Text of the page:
For years, spring set/electrically released brakes have provided failsafe braking and holding in a multitude of applications. Generally mounted on a motor or drive shaft, the brakes offer holding and dynamic stopping in applications ranging from large wind turbines to small servo motors. Specially designed brake controls are a critical factor of brake performance in any application.

A key operational aspect of the controls is the detection of armature motion during brake disengagement. With standard controls, users must estimate the time interval between the initial application of voltage and full disengagement. Required to be conservative to avoid excess wear and total loss of operation, these estimates are unable to fully optimize performance. Standard controls are also unable to notify the user when the brake disengages or provide any information about the condition of the brake.

Newly developed smart control spring set/electrically released brake control technology not only optimizes brake performance but also provides previously unavailable real-time brake outputs to the user. By monitoring the current supplied to the brake during disengagement, the new controls reliably detect armature motion to accurately determine the point of brake disengagement and respond by reducing the activation voltage to a holding voltage, taking the guesswork out of the determination. By conveying real-time data about brake disengagement and performance to other controllers or computers with monitoring software, the smart controller serves as a diagnostic tool to maintain overall drive system health. Interchangeable with existing brake controls and able to be seamlessly integrated into the Industrial Internet of Things (IIoT), this innovation takes spring set/electrically released brake controls to the next level.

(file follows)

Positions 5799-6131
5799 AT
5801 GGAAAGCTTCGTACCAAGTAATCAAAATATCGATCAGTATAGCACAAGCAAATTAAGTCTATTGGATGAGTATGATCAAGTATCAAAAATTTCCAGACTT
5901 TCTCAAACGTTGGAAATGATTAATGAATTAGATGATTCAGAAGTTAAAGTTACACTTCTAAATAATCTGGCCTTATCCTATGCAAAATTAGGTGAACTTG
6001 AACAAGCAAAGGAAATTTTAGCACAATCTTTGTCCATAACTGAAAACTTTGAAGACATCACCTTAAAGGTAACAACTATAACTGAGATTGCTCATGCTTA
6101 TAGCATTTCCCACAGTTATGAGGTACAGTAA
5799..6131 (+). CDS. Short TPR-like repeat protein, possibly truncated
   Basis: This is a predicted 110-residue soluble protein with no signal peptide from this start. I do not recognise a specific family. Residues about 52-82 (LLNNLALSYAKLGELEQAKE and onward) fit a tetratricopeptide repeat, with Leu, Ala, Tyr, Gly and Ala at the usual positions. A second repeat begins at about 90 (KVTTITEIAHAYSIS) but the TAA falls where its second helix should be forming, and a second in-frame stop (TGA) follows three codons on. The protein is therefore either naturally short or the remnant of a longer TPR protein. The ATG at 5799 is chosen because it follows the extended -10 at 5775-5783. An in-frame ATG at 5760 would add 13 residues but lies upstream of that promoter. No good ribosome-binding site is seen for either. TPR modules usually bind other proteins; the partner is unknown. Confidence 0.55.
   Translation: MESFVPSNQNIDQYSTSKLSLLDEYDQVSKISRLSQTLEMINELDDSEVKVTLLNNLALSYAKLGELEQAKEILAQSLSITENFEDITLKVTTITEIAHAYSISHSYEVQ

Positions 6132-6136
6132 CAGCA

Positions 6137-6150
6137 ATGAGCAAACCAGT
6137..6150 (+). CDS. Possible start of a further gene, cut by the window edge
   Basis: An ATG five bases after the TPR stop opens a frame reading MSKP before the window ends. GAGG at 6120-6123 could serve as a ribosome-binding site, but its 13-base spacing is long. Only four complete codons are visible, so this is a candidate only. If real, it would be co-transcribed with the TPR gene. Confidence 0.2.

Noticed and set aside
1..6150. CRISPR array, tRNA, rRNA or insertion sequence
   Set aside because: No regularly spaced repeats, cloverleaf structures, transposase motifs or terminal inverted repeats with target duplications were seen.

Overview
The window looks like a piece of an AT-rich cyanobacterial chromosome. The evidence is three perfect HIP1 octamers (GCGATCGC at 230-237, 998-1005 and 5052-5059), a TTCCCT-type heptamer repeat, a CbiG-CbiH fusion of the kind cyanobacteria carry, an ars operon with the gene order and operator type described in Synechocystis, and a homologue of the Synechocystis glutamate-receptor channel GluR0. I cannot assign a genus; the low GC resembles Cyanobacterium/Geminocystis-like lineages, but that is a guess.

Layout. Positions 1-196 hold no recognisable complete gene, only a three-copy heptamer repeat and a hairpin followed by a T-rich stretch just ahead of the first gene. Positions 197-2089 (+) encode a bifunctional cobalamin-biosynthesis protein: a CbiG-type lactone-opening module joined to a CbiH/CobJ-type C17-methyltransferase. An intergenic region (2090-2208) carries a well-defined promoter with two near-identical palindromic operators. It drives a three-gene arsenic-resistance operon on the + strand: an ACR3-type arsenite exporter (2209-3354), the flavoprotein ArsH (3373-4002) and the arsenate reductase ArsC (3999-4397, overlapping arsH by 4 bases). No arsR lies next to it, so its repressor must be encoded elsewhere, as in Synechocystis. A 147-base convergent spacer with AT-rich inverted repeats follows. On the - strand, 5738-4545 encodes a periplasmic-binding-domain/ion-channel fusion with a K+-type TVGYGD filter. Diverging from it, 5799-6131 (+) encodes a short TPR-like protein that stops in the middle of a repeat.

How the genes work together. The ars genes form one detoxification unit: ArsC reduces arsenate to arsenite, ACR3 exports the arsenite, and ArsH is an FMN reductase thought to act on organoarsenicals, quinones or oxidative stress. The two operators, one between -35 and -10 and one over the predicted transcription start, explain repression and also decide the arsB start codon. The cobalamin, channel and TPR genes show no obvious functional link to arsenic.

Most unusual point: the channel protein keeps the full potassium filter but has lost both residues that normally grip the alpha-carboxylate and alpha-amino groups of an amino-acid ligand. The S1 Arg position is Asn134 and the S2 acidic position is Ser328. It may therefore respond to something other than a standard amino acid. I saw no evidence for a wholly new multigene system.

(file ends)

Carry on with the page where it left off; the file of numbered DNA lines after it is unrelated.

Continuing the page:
Standard Brake Controls

In all spring set brakes, an armature is biased against the friction elements by a set of springs between the brake housing and the armature. The spring force pushing against the armature squeezes the brake rotational friction elements against the stationary friction elements, thereby stopping the rotational friction elements, creating torque. The brake is disengaged by applying DC current to the brake coil. The coil produces an electromagnetic field in the brake housing that pulls the armature against the springs and across a preset air gap until the armature abuts the housing. At this point, the brake is fully disengaged. Holding the armature against the housing requires a lower-strength magnetic field because of the elimination of the air gap, allowing the activation voltage to be reduced to a holding voltage.